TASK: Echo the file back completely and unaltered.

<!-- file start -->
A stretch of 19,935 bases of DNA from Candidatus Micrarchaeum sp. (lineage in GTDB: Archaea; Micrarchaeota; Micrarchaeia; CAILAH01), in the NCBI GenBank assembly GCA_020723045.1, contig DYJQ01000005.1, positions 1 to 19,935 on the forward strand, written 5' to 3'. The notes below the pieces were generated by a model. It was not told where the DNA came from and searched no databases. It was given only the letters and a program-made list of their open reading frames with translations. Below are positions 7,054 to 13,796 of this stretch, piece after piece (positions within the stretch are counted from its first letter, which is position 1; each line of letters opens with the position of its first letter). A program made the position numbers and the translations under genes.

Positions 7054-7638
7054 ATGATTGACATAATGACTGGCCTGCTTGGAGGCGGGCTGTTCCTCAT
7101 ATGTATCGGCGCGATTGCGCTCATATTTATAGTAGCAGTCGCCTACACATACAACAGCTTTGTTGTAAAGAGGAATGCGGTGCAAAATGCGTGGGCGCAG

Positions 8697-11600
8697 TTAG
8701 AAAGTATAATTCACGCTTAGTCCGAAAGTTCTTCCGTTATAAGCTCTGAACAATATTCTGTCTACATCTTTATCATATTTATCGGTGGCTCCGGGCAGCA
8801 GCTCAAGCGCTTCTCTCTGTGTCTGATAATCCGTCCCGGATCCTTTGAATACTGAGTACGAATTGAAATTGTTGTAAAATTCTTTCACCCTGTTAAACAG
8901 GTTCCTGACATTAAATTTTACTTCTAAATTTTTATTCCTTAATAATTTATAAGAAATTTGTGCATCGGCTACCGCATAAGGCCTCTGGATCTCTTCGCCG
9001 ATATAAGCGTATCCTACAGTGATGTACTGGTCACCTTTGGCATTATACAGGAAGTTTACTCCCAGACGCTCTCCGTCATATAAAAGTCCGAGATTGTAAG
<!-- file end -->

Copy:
A stretch of 19,935 bases of DNA from Candidatus Micrarchaeum sp. (lineage in GTDB: Archaea; Micrarchaeota; Micrarchaeia; CAILAH01), in the NCBI GenBank assembly GCA_020723045.1, contig DYJQ01000005.1, positions 1 to 19,935 on the forward strand, written 5' to 3'. The notes below the pieces were generated by a model. It was not told where the DNA came from and searched no databases. It was given only the letters and a program-made list of their open reading frames with translations. Below are positions 7,054 to 13,796 of this stretch, piece after piece (positions within the stretch are counted from its first letter, which is position 1; each line of letters opens with the position of its first letter). A program made the position numbers and the translations under genes.

Positions 7054-7638
7054 ATGATTGACATAATGACTGGCCTGCTTGGAGGCGGGCTGTTCCTCAT
7101 ATGTATCGGCGCGATTGCGCTCATATTTATAGTAGCAGTCGCCTACACATACAACAGCTTTGTTGTAAAGAGGAATGCGGTGCAAAATGCGTGGGCGCAG

Positions 8697-11600
8697 TTAG
8701 AAAGTATAATTCACGCTTAGTCCGAAAGTTCTTCCGTTATAAGCTCTGAACAATATTCTGTCTACATCTTTATCATATTTATCGGTGGCTCCGGGCAGCA
8801 GCTCAAGCGCTTCTCTCTGTGTCTGATAATCCGTCCCGGATCCTTTGAATACTGAGTACGAATTGAAATTGTTGTAAAATTCTTTCACCCTGTTAAACAG
8901 GTTCCTGACATTAAATTTTACTTCTAAATTTTTATTCCTTAATAATTTATAAGAAATTTGTGCATCGGCTACCGCATAAGGCCTCTGGATCTCTTCGCCG
9001 ATATAAGCGTATCCTACAGTGATGTACTGGTCACCTTTGGCATTATACAGGAAGTTTACTCCCAGACGCTCTCCGTCATATAAAAGTCCGAGATTGTAAG